--E. O. Wilson, 1992
As we enter the new century, restoration ecology is undergoing dramatic growth as an academic discipline. Restoration ecology has at its core the assumption that many degradative forces are temporary, and that some proportion of habitat loss and population decline is recoverable. Of course, extinctions are forever and many habitat losses are not likely to be recovered. Such losses are increasingly preventable and inexcusable. Conservation biology seeks to minimize these permanent losses. Restoration ecology seeks to repair what can be repaired, and to ensure the future fate of surviving habitats and populations, regardless of whether they were previously threatened. The restoration of degraded and abandoned land represents the most profound land-use change of the coming century.
The Restoration Ecology Area of Emphasis at UC Davis mirrors the growth in restoration ecology as an academic discipline. It is the fastest growing AOE in the Graduate Group in Ecology, with students studying a wide range of restoration ecology-related topics. There are plenty of opportunities to learn restoration in its many facets through classes and seminars; a core course in restoration ecology has been developed and was first offered in the spring of 1999. The AOE and its members also sponsor conferences, oversee local restoration projects, and offer many chances to volunteer at restoration sites and learn the techniques first-hand.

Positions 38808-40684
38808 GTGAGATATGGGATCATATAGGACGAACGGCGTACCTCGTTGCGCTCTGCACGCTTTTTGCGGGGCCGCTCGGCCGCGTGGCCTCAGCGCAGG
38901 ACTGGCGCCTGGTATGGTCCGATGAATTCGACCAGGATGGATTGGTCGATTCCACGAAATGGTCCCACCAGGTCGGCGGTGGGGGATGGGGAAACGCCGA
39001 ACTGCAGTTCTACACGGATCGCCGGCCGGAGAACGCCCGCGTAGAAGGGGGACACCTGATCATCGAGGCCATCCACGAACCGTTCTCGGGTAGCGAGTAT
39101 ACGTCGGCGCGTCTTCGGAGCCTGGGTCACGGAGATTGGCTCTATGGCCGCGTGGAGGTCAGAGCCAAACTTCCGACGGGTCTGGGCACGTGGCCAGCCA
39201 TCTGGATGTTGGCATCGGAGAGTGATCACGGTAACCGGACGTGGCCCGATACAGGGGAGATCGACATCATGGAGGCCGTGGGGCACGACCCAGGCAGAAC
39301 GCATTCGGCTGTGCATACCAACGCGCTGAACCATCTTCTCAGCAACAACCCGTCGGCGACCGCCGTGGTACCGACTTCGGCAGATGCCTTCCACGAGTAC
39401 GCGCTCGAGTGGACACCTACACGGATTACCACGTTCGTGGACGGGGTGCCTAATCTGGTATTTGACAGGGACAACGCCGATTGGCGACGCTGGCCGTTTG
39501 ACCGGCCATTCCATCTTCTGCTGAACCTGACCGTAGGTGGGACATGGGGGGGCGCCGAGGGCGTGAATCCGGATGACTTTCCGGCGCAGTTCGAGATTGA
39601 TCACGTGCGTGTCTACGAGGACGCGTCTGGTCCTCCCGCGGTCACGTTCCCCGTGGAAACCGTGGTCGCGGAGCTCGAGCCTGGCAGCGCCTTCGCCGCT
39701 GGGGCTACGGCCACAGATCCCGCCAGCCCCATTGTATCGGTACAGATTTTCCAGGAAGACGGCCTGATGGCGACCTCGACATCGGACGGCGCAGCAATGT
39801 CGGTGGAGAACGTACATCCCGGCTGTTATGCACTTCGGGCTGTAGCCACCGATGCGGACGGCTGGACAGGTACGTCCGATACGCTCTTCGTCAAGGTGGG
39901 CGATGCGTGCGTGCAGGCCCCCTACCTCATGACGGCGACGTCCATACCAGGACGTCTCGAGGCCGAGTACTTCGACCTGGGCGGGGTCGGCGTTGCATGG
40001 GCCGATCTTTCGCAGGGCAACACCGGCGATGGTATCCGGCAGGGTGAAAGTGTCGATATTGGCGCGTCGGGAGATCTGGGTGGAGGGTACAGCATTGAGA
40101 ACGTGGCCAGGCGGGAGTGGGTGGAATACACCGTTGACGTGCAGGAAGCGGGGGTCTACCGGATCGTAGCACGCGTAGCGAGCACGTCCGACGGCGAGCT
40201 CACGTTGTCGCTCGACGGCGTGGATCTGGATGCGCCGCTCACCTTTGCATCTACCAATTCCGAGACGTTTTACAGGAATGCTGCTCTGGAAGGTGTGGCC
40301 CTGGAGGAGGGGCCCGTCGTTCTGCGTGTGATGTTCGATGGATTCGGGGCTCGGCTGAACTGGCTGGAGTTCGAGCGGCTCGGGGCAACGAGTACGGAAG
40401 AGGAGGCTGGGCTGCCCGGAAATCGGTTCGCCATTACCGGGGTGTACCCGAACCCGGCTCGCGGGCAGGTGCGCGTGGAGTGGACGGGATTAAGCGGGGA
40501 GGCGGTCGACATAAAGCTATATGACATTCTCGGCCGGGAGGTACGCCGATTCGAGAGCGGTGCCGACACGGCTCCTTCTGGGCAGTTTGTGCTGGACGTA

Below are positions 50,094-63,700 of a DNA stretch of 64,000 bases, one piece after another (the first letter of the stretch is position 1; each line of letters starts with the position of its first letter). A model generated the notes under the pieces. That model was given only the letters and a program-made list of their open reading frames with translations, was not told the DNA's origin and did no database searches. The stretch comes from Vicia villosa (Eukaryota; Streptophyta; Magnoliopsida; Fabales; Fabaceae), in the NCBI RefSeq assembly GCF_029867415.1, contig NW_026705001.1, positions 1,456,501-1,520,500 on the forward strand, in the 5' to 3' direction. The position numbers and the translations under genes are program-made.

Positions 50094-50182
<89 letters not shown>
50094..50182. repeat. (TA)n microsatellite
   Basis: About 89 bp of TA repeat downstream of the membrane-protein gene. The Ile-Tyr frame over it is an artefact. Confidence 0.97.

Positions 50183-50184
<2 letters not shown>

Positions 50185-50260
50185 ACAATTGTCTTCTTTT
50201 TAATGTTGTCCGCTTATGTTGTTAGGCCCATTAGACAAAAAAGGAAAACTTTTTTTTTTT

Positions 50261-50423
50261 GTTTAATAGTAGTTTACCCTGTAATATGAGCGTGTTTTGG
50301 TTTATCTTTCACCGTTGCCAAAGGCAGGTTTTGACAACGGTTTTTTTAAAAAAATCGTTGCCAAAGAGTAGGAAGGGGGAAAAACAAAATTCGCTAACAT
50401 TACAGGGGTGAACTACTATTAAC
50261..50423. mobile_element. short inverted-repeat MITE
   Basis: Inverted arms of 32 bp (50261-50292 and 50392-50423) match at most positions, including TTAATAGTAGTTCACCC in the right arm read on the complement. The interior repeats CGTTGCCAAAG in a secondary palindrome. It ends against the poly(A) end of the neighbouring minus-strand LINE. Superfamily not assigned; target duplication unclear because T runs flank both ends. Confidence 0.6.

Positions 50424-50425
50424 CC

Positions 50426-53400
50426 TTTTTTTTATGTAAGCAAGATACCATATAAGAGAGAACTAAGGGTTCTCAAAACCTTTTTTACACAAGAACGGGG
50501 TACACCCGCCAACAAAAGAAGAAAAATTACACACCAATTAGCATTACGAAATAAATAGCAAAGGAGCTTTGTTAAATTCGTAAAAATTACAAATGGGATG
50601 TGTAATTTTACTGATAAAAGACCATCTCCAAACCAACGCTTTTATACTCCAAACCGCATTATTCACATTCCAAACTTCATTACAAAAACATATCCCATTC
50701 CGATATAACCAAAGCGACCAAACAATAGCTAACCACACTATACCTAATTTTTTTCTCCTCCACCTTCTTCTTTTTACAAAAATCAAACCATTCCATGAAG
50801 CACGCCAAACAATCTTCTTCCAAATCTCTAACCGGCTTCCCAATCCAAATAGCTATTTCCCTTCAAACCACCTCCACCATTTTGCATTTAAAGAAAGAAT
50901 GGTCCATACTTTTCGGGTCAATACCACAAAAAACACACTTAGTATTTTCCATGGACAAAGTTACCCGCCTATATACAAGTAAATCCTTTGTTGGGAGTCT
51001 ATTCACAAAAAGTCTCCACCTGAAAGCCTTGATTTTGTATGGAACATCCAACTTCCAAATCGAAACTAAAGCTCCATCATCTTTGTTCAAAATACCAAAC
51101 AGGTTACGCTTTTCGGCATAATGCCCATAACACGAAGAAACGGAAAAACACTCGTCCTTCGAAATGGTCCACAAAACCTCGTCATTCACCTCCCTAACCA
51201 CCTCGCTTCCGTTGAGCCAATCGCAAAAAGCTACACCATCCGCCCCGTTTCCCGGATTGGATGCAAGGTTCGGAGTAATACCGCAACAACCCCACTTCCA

The focus of the Restoration Ecology (RESECL) Area of Emphasis (AOE) in the Graduate Group in Ecology (GGE) is on the study of the interactions between natural habitats and human land use. Research areas span several hierarchical levels in ecology from plant ecophysiology through population, community, ecosystem and landscape ecology, with an emphasis on managing systems to enhance, restore or rebuild degraded habitats. Students will describe and quantitatively study the impacts of various management strategies on target species populations, community structure, ecosystem productivity and sustainability. Ecological principals and site-specific relationships are used to develop management prescriptions (e.g., fire, stocking of target species, weed control or grazing) for restoration conservation and improvement of natural areas.
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